Daugherty argues that Detective Wortham and Officer Miguel did not have probable cause to arrest him because they had only “a generic description” of the suspects and merely observed that he was sweaty, had debris on his clothing, and gave evasive answers to their questions. Daugherty ignores, however, the collective knowledge of the police officers involved in the pursuit. “[A] determination of probable cause need not rest on the knowledge of the arresting officer alone, but can rest upon the collective knowledge of the police when there is some degree of communication between them.” 2 An officer has probable cause for an arrest when “at the time of the arrest, the facts and circumstances within his knowledge and of which he had reasonably trustworthy information were sufficient to warrant a prudent man in believing that a suspect had committed or was committing an offense.” 3 Daugherty also relies heavily on Burnham v. State,4 but Burnham is distinguishable because in that case there was no eyewitness to the crime and police were merely searching for individuals seen in the vicinity of the crime. There was no other evidence tying them to the crime.
In this case, at the time of Daugherty's arrest, the officers knew that within minutes of the carjacking three men matching an eyewitness's description were seen in the vicinity of the crime driving vehicles also matching the eyewitness's description. These men were followed by police until they abandoned their vehicles and fled across a highway and through a muddy, overgrown area. Almost immediately, the officers found Daugherty on the other side of the highway, at a closed business, with muddy shoes and debris on his clothes, sweating profusely. He generally matched the description given of one of the fleeing suspects, and he could not give a logical explanation for his presence at that location. Under these circumstances, the trial court did not err in concluding that the officers had probable cause to arrest Daugherty.5
2. Daugherty alleges that the trial court erred in refusing to give a jury instruction he requested on “accessory after the fact.” The instruction requested read: “A defendant can never be guilty of [both being a] party to a crime and [being an] accessory after the fact.” The trial court refused to give this instruction, finding that there was no evidence to support it.
“ ‘A requested charge must be legal, apt, and precisely adjusted to some principle involved in the case and be authorized by the evidence. If any portion of the request to charge fails in these requirements, denial of the request is proper.’ ” 6 Here, Daugherty was not charged with being an accessory after the fact; rather, he contends that there was some evidence from which the jury “could ․ infer that he did not become aware of, or provide any aid to, the criminal act until it had already been completed.” As Daugherty was not charged with being an accessory after the fact, his requested charge was neither apt nor relevant to any principle involved in the case.7 Moreover, since the trial court fully charged the jury on parties to a crime, mere presence, mere association, intent, and knowledge, we conclude that the jury instructions, when taken as a whole, fairly presented the issues, including Daugherty's contention that he was only an accessory after the fact.8 Thus, the trial court did not err in refusing to give the proposed instruction.9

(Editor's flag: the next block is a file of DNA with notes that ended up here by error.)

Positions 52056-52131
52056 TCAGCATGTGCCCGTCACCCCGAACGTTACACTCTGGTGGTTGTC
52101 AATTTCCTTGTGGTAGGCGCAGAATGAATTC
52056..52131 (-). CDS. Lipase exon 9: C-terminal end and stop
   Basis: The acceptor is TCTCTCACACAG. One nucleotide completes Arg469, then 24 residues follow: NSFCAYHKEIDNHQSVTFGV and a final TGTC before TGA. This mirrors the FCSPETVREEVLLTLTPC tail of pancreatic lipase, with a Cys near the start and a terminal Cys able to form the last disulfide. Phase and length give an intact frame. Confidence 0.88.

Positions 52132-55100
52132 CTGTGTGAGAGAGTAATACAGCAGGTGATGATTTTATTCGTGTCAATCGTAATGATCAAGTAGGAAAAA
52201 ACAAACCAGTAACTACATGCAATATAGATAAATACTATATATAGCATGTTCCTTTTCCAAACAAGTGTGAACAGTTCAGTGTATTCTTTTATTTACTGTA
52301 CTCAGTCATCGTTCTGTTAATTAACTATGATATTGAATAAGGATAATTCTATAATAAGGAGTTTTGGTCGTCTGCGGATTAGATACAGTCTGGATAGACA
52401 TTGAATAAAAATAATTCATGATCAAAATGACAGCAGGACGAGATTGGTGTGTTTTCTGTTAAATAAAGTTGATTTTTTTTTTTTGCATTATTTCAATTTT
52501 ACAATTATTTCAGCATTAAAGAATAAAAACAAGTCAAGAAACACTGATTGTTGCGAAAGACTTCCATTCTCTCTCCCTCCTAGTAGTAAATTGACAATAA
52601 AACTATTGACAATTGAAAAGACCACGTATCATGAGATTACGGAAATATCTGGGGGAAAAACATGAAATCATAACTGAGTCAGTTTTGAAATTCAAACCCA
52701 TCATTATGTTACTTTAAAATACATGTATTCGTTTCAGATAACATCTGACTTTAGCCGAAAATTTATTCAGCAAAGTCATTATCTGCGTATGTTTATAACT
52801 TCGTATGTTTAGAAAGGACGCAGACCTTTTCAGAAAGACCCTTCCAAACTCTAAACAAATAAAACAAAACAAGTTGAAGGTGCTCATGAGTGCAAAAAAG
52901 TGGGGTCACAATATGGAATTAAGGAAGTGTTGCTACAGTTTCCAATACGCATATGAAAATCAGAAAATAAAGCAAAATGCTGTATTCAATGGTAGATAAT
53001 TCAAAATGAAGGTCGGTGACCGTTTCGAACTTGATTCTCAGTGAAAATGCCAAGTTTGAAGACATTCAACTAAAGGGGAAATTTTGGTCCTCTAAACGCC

3. Daugherty also argues that his trial counsel was ineffective because he failed to: impeach a critical State witness; request “the clearest possible accessory after the fact jury instruction”; and allow Daugherty to participate in jury selection. In order to establish ineffective assistance of counsel, Daugherty must show both that counsel's performance was deficient and that the deficient performance was prejudicial to his defense.10 There is a “strong presumption that trial counsel's conduct falls within the broad range of reasonable professional conduct,” and we will affirm the trial court's decision unless it is clearly erroneous.11
(a) Daugherty's co-defendant Ricardo Wright pled guilty to robbery and testified against Daugherty at trial.12 Daugherty argues that trial counsel did not fully impeach Wright with the benefits he received as the result of his plea, specifically parole and probation benefits. Trial counsel did, however, elicit testimony from Wright that, while he originally faced a forty-year sentence if convicted of armed robbery and aggravated assault, his plea reduced his sentence to ten years.